Two months ago, Beth put her hip to the ultimate test, participating in the Dam Sprint Triathlon at Lake Perris. The event included an 800-yard swim, a 12-mike bike ride and a 5K run
It was 10 years ago. Beth Barney had flown with her husband, Jason, from Utah for the prognosis, and they sat in the doctor’s office in Los Angeles. She felt like a defendant on trial, awaiting the verdict that would decide how she would live the rest of her life.
She did not want to live it as she had the first 22 years. Born with congenital dysplasia – her hip was out of its socket at birth – Beth Barney had a series of surgeries, body casts and braces between her first and second year of life.
But it wasn’t until she was 14 and trying out for the high school basketball team that she really felt the pain. Her doctor diagnosed her with arthritis in her left hip, told her it would only get worse, and advised her to avoid sports and other strenuous activities.
“Unfortunately that wasn’t me,” she said.
Beth Barney played sports year-round and took medication, but her hip continued to deteriorate, though she didn’t realize how badly.
She found out “how bad” at Brigham Young University in Provo, Utah. Walking to campus and classes as a physical education major made the pain unbearable.
Nuevo resident Beth Barney had a surgery known as surface hip replacement in 2000 and has since rebuilt her life, recently competing in a triathlon at Lake Perris.
“I dreaded going shopping or to the mall,” the Nuevo resident recalled. “That meant walking and standing, and at this time I could only walk about a block before needing to stop and rest.”
Her doctor in Provo added to the hopelessness, telling her she had no cartilage and the best option was a total hip replacement or fusing her hip together.
“I did not want to end up in a wheelchair when I was 40 – which was a likely prognosis to him.”
Enter Dr. Harlan Amstutz, a Los Angeles physician who Beth Barney’s mother had heard about.
Beth Barney and her husband met with Dr. Amstutz, who said she was a perfect candidate for a surgery called surface hip replacement.
“I felt like this was the first day of my new life,” Beth Barney recalled.
The surgery in September 2000 was, at the time, experimental. It is considered a less invasive, bone-conserving technique that uses a metal-on-metal device that Dr. Amstutz developed to treat patients with hip injury, arthritis, or other hip ailments. The device was approved by the FDA in November 2009. During the procedure, bone is conserved by resurfacing the femoral head instead of amputating it, as in total hip replacement.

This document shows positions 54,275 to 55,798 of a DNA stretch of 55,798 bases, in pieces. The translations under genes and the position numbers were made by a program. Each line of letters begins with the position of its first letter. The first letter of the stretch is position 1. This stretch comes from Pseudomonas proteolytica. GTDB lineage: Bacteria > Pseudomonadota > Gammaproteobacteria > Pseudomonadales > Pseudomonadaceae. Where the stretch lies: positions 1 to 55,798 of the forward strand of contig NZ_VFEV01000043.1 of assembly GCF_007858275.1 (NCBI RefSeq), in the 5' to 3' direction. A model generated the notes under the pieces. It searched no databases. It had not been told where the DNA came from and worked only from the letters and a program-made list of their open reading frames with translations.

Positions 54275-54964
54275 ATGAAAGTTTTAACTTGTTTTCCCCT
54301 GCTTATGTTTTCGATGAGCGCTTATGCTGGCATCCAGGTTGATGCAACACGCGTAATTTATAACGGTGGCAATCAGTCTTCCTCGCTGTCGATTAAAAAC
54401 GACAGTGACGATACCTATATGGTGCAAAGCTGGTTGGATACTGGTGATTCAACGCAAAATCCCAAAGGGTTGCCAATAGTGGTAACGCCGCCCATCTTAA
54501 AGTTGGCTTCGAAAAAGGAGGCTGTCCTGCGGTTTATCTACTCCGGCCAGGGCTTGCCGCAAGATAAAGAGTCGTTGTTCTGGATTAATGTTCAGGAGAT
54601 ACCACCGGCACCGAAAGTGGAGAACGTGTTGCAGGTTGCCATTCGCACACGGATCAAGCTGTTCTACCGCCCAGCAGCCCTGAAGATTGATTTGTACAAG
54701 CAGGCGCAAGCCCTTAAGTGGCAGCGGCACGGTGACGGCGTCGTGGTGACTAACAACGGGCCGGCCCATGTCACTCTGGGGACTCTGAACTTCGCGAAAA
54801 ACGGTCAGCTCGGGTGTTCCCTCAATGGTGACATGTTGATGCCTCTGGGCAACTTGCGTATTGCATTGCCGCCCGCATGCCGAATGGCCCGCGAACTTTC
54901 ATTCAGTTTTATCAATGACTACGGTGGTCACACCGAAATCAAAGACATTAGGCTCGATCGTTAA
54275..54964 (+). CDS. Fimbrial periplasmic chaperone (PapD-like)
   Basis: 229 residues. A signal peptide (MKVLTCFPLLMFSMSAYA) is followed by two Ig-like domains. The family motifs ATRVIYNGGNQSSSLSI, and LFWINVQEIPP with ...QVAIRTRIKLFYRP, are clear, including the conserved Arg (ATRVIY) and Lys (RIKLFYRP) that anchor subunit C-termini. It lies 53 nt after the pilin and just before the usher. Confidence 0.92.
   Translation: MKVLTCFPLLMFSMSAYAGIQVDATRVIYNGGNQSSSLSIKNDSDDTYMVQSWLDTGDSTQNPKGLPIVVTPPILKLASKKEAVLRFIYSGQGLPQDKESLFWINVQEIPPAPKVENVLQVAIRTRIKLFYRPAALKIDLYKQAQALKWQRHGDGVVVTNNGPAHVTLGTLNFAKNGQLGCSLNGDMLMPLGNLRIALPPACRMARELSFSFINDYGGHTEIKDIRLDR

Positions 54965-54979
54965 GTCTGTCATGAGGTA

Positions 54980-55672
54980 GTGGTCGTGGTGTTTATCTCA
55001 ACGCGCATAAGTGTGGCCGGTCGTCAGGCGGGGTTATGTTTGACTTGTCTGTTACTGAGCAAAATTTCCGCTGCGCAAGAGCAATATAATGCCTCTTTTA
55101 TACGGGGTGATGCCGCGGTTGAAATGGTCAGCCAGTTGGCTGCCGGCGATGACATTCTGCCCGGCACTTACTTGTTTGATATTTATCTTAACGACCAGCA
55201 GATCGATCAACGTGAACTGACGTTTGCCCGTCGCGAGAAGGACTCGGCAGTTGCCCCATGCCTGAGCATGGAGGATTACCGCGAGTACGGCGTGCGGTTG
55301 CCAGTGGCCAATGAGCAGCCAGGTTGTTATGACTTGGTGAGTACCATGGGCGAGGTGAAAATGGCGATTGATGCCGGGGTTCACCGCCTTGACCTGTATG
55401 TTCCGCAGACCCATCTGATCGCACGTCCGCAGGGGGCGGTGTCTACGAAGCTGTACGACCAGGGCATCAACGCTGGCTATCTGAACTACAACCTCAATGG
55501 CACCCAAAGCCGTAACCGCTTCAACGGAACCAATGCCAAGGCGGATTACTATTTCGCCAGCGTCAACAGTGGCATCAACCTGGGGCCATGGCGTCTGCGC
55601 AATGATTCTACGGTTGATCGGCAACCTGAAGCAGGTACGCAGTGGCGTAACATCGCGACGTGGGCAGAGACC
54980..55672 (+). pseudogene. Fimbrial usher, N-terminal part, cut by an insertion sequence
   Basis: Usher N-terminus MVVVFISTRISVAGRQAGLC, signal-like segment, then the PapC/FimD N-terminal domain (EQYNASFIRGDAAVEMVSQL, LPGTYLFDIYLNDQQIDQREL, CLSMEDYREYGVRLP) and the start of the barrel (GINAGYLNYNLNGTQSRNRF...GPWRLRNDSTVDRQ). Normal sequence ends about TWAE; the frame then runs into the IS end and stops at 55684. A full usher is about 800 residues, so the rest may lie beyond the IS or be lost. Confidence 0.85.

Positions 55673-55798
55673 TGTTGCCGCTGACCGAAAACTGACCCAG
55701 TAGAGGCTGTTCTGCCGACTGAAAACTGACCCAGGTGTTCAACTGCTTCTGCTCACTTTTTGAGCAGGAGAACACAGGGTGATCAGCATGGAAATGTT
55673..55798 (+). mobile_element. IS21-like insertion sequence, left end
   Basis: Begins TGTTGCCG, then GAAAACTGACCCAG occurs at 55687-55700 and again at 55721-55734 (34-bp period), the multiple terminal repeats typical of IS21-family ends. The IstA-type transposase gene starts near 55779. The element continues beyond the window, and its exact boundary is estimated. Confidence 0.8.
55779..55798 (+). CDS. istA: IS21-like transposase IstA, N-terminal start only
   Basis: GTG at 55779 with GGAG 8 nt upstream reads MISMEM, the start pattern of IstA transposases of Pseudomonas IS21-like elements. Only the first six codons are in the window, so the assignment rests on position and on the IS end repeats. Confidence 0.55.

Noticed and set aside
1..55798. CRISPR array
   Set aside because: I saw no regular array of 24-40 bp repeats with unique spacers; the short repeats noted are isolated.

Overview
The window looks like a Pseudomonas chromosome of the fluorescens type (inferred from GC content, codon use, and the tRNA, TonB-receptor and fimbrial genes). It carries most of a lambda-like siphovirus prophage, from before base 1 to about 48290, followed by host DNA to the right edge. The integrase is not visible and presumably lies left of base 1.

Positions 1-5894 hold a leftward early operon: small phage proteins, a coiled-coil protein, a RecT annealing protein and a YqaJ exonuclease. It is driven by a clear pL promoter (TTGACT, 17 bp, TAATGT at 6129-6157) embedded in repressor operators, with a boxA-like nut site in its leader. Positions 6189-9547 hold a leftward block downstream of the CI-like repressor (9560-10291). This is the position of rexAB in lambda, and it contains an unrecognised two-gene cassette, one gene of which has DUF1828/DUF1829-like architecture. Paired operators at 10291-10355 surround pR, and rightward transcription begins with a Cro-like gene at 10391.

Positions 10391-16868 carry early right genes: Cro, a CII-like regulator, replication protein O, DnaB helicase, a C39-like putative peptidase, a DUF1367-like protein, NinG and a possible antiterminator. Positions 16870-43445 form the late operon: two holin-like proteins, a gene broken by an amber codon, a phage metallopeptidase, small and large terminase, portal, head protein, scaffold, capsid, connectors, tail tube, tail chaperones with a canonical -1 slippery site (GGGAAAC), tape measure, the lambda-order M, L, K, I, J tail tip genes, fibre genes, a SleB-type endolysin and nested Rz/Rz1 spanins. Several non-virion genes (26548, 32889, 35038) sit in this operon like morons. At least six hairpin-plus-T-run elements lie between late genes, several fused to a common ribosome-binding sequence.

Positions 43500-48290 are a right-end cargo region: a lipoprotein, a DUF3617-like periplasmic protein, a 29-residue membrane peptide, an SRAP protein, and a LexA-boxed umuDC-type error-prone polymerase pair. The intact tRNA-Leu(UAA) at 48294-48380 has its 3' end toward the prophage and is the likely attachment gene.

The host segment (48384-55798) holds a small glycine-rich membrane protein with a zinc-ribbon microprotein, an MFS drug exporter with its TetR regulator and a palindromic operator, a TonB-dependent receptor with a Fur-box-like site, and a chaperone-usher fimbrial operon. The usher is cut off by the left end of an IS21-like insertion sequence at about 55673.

Dr. Amstutz, 78, professor emeritus of orthopedic surgery at UCLA, is founding director of the Joint Replacement Institute, located at St. Vincent’s Medical Center in Los Angeles. Surface hip replacement has come a long way since he operated on Beth, he said.
“The success for patients like Beth has increased from 88 to 96 percent since we started that procedure in 1996,” said Dr. Amstutz, who grew up in Riverside.
Beth Barney still remembers the day her life changed.
“When I woke up from surgery, as sick as I was from the anesthesia, I remember lying there and all of a sudden realizing that my hip did not hurt,” she recalled.
Today, she can play with her four children, go shopping and exercise.
“These are things I don’t take for granted any more and I hope I never will,” said Beth Barney, who was a teacher but now is a stay-at-home mother.
Two months ago, Beth put her hip to the ultimate test, participating in the Dam Sprint Triathlon at Lake Perris. The event included an 800-yard swim, a 12-mike bike ride and a 5K run.
“I actually surprised myself by doing as well as I did,” she said. In second place after the swim, she finished seventh overall and first among women in her age group, completing the three events in 97 minutes.
“It was so exhilarating and rewarding to do something like this triathlon and to be able to compete again,” she said.
The next time Barney competes in a triathlon, she’ll have someone else cheering her on. The Barneys’ fifth child is due in August.